I have continued work on the open bogie coach. I have cut out the side and end panels from 1mm thick plasticard.
Next, I attached them to the coach, and added some seat supports. Then I cut out the seats themselves. Each one has a groove in it to represent planks of wood.
Finally, I added some buffer beams to the ends of the coach and some U channel to represent the sole bars. The underside of the coach isn’t particularly pretty, but it will be hidden from view.
As everything was assembled I decided to add a few coats of primer. I’m always amazed how much better a model looks after the primer.
Now for a nice livery. I fancy a lightish green…..
In the 7mm Narrow Gauge Association handbook ‘Going Minimum Gauge’ Colin Peake wrote a really good ‘step-by-step’ article showing how to build freelance miniature railway coaches. The article describes how to make a four wheel, eight seater coach. At the end Colin included a photo of a 12 seater bogie coach that you can build using the same approach.
I particularly liked the bogie coach and I decided to try to build one. I’ve never made anything with bogies before. I contacted Colin and he gave me some good advice on which bogies to use and how to brace the underside of the carriage. Thanks Colin!
Armed with all this info I could start.
First, I made the floor of the coach from a 88 x 26 mm piece of 1.5mm thick plasticard. I scored the card at 4mm intervals to represent planking.
I decided to mount the bogies on 2mm diameter bolts. These fit nicely through the existing hole in the Parkside Dundas bogies. I made two pieces of plasticard, drilled a 4mm diameter hole in each one, and araldited the heads of the bolts into the holes (see left hand end of chassis).
The flanges of the wheels protrude slightly above the top of the bogies. I made two small spacers from 0.5mm plasticard (see right hand end of chassis). These increase the gap between the plastic mounts and the bogies and stop the flanges catching on the plastic.
The bogies are held in place with small nuts.
As this is my first bogie vehicle, I wanted to test it before I went any further. I tried it on my test track, weighted down with the first piece of lead that came to hand. I was pleased to see it negotiated the 9½ inch (approx. 24cm) radius curves on the test track without any problems (click the image to view the video).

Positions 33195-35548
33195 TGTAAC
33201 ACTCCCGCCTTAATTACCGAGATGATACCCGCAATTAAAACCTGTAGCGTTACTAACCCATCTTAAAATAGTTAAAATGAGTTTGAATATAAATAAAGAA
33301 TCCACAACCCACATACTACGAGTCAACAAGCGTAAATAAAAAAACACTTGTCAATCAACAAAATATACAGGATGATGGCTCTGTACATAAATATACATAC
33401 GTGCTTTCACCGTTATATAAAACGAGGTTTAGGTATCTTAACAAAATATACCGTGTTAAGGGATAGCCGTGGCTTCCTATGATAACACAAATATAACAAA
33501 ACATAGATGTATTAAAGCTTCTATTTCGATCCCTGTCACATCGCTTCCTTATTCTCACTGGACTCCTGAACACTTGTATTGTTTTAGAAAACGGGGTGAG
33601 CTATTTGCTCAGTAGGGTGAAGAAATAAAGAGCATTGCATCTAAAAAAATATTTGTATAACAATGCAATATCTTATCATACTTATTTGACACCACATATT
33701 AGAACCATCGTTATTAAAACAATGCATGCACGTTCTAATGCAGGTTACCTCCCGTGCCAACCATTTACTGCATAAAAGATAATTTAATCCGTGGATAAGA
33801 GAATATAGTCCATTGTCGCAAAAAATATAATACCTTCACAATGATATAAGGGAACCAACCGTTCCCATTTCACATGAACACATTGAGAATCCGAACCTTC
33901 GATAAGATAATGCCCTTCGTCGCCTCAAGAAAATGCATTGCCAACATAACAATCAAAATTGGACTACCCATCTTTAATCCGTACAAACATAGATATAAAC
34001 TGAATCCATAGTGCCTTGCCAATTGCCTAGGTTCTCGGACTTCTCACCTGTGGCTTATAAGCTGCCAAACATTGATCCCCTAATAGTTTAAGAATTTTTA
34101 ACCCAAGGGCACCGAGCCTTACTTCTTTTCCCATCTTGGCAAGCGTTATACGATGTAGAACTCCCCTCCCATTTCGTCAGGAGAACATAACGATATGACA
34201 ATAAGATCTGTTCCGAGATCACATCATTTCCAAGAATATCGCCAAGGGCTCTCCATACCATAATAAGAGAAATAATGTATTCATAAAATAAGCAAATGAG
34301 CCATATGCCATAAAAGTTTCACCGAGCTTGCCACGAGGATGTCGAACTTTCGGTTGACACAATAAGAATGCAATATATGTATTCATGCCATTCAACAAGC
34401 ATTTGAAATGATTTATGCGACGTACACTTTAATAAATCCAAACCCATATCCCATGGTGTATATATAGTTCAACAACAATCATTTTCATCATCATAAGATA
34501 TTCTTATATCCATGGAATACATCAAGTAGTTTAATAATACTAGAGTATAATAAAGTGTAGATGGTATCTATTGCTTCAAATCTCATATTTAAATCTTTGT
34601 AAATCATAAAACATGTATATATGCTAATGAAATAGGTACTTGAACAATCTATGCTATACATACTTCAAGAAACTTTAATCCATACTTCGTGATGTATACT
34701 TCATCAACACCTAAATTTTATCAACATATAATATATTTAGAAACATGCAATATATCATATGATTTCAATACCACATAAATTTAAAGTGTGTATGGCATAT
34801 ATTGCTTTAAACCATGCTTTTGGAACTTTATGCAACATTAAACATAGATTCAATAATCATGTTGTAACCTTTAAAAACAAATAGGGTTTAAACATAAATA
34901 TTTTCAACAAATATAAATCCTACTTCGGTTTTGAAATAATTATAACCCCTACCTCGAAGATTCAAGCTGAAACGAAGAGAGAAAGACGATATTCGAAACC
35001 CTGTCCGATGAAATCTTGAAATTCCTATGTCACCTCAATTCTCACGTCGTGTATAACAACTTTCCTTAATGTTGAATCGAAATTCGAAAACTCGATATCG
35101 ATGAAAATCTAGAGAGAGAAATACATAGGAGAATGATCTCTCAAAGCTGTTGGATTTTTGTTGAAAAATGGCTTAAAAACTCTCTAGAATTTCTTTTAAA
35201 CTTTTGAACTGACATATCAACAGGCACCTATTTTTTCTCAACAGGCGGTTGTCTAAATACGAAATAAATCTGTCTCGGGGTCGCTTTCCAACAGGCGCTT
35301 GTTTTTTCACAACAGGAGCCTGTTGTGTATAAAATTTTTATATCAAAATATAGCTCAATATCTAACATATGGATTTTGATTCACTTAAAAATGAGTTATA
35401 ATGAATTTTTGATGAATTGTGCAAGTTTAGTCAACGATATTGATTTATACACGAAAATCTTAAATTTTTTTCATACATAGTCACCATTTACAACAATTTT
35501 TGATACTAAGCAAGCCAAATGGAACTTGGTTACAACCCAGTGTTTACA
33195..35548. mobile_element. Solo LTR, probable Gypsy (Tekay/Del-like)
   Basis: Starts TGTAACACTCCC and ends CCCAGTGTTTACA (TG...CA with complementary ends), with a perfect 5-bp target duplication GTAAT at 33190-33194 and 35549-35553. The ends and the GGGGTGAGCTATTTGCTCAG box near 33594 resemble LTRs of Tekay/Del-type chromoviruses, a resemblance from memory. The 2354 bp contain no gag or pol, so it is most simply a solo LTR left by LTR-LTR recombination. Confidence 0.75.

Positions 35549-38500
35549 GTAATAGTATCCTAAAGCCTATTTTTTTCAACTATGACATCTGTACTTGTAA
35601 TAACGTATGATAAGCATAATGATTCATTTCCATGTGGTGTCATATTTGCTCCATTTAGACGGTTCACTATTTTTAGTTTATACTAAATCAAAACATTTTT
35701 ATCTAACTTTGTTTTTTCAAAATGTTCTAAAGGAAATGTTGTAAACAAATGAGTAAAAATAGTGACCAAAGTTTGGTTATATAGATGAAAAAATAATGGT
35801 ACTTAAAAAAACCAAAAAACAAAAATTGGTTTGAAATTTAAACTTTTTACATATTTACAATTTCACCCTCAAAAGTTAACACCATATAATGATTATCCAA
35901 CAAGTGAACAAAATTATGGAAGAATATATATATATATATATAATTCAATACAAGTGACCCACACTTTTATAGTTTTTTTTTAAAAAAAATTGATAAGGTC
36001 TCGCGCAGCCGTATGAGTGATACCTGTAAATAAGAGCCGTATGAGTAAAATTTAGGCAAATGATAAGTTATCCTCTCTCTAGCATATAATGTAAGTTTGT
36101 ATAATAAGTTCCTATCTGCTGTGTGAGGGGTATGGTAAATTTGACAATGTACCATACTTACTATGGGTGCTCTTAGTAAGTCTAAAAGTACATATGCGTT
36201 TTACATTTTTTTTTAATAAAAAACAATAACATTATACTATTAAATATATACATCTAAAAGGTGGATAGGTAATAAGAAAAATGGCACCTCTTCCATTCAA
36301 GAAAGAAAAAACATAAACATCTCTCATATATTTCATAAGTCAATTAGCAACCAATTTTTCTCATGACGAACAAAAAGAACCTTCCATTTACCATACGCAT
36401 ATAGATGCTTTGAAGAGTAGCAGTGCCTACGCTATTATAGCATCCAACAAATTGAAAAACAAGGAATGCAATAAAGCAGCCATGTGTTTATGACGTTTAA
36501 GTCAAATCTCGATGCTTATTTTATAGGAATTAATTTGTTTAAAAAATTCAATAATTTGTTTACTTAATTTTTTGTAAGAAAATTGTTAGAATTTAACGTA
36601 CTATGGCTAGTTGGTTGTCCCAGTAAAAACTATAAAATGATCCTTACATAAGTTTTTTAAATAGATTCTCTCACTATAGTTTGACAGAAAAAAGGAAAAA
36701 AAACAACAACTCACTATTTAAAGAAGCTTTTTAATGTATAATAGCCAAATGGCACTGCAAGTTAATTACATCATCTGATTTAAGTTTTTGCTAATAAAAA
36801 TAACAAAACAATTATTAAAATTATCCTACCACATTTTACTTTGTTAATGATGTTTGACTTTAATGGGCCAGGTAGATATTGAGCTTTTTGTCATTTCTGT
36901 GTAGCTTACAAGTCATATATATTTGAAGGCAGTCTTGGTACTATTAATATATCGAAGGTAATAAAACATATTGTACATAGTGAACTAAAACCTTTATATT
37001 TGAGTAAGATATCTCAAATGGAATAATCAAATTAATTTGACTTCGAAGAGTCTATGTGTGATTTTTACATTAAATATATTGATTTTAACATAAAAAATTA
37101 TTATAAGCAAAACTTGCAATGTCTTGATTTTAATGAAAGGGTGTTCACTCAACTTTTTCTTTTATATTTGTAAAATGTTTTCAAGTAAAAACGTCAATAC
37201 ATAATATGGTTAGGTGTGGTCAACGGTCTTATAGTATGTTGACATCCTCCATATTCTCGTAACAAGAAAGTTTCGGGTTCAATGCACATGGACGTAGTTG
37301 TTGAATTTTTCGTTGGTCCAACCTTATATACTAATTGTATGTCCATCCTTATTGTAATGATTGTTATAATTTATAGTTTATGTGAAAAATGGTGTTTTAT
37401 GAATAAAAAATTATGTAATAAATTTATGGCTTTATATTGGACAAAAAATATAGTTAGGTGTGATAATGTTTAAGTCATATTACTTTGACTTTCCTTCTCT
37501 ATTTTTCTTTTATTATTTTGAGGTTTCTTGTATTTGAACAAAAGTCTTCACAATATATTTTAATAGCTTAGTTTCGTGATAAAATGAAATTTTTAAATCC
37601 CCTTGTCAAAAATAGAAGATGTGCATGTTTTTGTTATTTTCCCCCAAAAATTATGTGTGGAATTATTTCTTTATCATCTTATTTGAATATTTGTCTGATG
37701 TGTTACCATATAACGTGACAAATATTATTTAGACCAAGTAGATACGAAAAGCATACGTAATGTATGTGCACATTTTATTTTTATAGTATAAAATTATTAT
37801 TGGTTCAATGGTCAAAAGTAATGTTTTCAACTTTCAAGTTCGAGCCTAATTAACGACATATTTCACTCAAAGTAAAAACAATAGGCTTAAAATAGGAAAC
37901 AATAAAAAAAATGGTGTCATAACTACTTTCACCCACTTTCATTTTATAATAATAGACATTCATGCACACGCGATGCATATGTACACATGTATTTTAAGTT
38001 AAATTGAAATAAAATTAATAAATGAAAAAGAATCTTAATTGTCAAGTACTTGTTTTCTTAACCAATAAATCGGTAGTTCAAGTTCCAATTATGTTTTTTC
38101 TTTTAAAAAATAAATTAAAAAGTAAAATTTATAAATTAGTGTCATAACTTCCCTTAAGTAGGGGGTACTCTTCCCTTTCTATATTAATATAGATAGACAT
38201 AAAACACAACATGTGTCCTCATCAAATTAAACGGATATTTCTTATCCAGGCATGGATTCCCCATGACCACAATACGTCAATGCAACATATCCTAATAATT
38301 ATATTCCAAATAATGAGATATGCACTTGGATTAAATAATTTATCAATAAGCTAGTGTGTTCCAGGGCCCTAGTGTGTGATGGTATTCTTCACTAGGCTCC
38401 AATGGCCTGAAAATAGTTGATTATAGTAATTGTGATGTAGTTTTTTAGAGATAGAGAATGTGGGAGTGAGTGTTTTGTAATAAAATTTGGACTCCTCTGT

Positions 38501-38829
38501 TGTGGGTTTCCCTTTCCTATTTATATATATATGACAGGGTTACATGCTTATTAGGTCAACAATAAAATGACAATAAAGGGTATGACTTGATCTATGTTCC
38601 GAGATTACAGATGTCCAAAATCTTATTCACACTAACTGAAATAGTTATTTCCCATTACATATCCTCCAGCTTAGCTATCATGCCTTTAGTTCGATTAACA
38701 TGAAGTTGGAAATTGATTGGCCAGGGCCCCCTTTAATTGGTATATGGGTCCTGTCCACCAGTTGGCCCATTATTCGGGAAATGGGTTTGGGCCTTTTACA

Great 🙂 Now, on with the rest of the build.
After my last blog where I enthused about the beauty of the Waggonfabrik Uerdingen AG coaches on the Waveney Valley Railway I received an email from Mark Crane with some very interesting information.
Mark told me that Station Road Steam in Lincolnshire have restored one of the coaches and it is for sale. Full details of the coach and a lot more pictures can be found on the Station Road Steam website here.
I must say the Station Road Steam team have done a fantastic job of the restoration. Look at the beautiful teak and the lovely green livery. The coach is priced at £11,500. I’m no expert on the value on miniature railway stock but that seems pretty reasonable to me.
Gosh, I am tempted. Although there are a few minor things I have to keep in mind.
- I don’t have the space to store it.
- I don’t have any track to run it on.
- I’m not sure I can persuade my wife that we really need a vintage miniature railway coach.
- I searched hard but I can only find £2.53 down the back of the sofa
I guess it will have to stay a pipe dream until I win the lottery!
Many thanks to Mark for emailing me, and fuelling my dreams. (Mark – I tried to reply but my mails are bouncing back because your servers think my emails are spam. I suppose IT systems don’t appreciate trains like we do!).
Finally, I hope the Station Road Steam team don’t mind me using one of their photos for this blog. The coach is so beautiful I couldn’t resist….
The coaches and brake van are finished. I wanted them to look like the ‘workhorse’ coaches for the line so they are painted in a simple green livery with dark grey roofs (Humbrol GWR/BR Green and Humbrol BR Coach Roof Grey).
I do like to see people in coaches so there are passengers and guards inside. It does take time to paint the figures but it brings things to life.
There is a small amount of detailing on the stock. I painted brass door handles and added some Springside Models tail lamps to the brake vans. Add Greenwich couplings and they are ready to roll. I can’t wait to test them on the track….
I’ve partly painted the carriages. They’re not quite right but they are getting there.
They will need some passengers so I have some ‘matchstick people’ on my workbench too. I need a little more inspiration for the colours of their clothes. Hopefully a quick image search will inspire me…
On my workbench at the moment are four Parkside Dundas kits. Two are two compartment 4 wheel coaches (one as a brake), one is an open two compartment 4 wheel coach and the last is a 4 wheel guards van. The brake van is a Vale of Rheidol prototype and the others are freelance designs based on VoR / Glyn Valley Tramway style rolling stock.
My plan is to combine them to make a variety of two and three coach passenger trains. I’m hoping these short trains will work well on my small layout.
.. you wait for one and three turn up together.
These are three Colin Ashby freelance coaches, together with the CWRailways freelance brake van. All in Citadel Moot Green with touches of Humbrol Dirty Black. Perhaps the green isn’t prototypical but I like it.